"This can be done via a webinar or in person," says Bernie Dal Cortivo, Davis Vision's senior vice president. "We partner with the HR staff to best understand their population and how to best communicate to them,"

For example, communications may depend on the demographic of a particular group and their ability to access technology. "For all groups, some consideration needs to be addressed for getting information to the employee home, where the spouse can review the open-enrollment literature," Dal Cortivo adds. "It isn't uncommon for the wife to make the benefit decisions when the employee is a male."

Moore adds that the two main goals for employers should be keeping workers and their families healthy. "And you want to keep them engaged," he says. "Any time you can do this through your partners, you want to maximize that data."

A Material World

While a comprehensive exam is an important starting point, employees are more likely to participate in a vision plan that covers materials -- namely, eyeglasses and contact lenses.

"In general, people over a certain age need vision correction, and they're more likely to get it if they have a good vision plan with a materials benefit," Egbert says.

By contrast, when vision is tied into medical benefits without a material benefit, utilization is low. A study conducted for the National Association of Vision Care Plans in 2010 reviewed eye-exam usage patterns of nearly 85 million Americans enrolled in vision benefits programs during the previous two years. Results showed that individuals who participate in full service, stand-alone vision insurance plans are two times (33 percent) more likely to receive an annual comprehensive eye exam than those who have vision-care coverage "bundled" with their major medical plan (16 percent). The study reviewed eye-exam usage patterns of nearly 85 million Americans enrolled in vision benefits programs during 2008 and 2009.

"But, if you have a full plan that has an exam and materials, employees are much more likely to use it, and they're likely to see the value [even] if they don't understand the health value of an eye benefit," Egbert says.

One caveat, however: Egbert recommends choosing a plan that has an outreach program and works with the company's medical plan. For example, VSP provides individual patient data in a HIPAA-compliant way to the medical plan so that the health plan can also educate those employees whose eye exams reveal an underlying medical problem. VSP also provides aggregate data to the employer.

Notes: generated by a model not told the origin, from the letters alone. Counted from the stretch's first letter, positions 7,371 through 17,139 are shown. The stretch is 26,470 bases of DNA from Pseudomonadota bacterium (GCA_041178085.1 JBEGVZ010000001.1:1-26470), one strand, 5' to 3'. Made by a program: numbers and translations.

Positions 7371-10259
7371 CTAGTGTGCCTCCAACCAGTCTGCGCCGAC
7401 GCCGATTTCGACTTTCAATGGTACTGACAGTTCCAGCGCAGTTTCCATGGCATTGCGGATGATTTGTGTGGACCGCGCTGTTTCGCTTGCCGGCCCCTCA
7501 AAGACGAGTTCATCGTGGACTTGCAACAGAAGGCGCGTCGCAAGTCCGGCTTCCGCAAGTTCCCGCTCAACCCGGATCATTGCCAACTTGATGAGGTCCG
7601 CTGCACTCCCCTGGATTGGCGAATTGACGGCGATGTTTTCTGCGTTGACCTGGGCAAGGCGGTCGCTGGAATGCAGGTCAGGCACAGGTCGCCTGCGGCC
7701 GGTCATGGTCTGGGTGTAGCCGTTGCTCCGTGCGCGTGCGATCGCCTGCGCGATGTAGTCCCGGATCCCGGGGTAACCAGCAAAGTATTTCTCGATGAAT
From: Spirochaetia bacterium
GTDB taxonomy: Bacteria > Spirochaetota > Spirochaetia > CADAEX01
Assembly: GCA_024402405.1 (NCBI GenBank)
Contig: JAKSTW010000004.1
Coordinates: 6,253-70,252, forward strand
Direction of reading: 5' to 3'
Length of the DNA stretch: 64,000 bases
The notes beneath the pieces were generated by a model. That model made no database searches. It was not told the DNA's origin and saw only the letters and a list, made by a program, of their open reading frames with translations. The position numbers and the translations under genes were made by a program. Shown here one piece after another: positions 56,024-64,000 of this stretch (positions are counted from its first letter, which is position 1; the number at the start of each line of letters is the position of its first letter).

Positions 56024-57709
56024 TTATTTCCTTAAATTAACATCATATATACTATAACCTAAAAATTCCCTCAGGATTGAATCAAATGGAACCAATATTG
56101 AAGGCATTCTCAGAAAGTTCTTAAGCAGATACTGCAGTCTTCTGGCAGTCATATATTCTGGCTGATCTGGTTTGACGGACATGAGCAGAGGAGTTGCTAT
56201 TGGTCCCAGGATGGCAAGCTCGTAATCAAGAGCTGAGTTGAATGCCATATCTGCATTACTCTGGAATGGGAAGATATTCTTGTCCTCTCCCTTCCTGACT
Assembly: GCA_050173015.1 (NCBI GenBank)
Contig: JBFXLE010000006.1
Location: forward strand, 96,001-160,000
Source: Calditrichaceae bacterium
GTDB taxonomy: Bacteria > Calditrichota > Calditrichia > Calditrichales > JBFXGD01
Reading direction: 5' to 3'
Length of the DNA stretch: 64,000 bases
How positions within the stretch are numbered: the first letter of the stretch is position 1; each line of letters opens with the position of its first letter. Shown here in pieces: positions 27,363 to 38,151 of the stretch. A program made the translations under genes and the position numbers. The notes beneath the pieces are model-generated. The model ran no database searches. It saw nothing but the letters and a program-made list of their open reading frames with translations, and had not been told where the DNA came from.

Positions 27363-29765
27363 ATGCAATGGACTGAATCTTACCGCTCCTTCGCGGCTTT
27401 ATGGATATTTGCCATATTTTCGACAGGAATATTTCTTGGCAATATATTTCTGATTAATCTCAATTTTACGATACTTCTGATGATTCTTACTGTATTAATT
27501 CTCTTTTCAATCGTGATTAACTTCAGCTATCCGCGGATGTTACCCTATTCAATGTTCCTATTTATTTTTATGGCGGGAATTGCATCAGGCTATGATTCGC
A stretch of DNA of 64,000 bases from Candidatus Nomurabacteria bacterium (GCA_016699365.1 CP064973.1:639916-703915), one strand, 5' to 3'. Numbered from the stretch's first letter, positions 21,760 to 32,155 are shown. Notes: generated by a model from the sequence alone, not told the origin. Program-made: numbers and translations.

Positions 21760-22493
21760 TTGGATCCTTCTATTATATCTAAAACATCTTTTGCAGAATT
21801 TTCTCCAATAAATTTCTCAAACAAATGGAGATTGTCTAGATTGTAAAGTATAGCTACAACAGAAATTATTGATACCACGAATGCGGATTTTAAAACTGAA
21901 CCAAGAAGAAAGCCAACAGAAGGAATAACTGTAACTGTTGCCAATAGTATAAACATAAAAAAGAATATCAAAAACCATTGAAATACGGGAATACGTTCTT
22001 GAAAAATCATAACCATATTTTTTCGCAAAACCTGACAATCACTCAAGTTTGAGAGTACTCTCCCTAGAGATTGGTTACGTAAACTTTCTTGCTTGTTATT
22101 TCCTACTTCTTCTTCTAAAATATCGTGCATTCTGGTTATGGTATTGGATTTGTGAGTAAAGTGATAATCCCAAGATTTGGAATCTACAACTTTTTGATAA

"That integration is really important to us in terms of helping our employees live longer, stay healthy and take care of themselves, which ultimately reduces our healthcare costs," Boeke says.

Employers might also want to emphasize the reputation of the plan itself, which means checking first on the plan's provider network and confirming it provides excellent customer service.

"In the request-for-proposal process, I would encourage everybody to really ask the tough questions and check the references of these vision carriers," Weinstein says.

Money Talks

Of course, one way to encourage employees to enroll in -- and use -- the vision benefit is to prove its financial worth. For example, Evans says his company's vision plan encourages employees to get their eyes checked regularly by offering an annual eye exam with a $10 co-pay, no charges for lenses and a $130 allowance toward frames every other year. If employees choose designer frames that cost more than $130, they get a 20-percent discount on the balance of the cost, which they are then responsible for. The company also offers the $130 allowance the next year toward contact lenses.

"A vision plan, taken through payroll deductions, also is an economical way to pay for vision services rather than having to pay for the entire experience at the time of service," Dal Cortivo says.

The Transitions panel also suggests explaining how employees can use their flexible spending accounts to cover any additional eye care or eyewear expenses not covered by their benefit, such as premium lens upgrades or a second pair of eyeglasses. This is done on a pretax basis.

In fact, many vision plans are employee-paid through a section 125 plan, which provides additional value via pre-tax elections, says Dal Cortivo.

The Independent Colleges and Universities Benefits Association has found that an effective way to get employees to enroll in its vision plan offerings is to present them with a four-year rate guarantee with no premium increase. The premiums are less than $4 a month for a single employee and less than $11 a month for the employee plus family, says Weinstein.

"It's a real selling point," he says. "Add to that the tax advantages, and it's a no-brainer."

See these findings from a recent survey of employees at companies that offer vision plan benefits.

Sep 2, 2012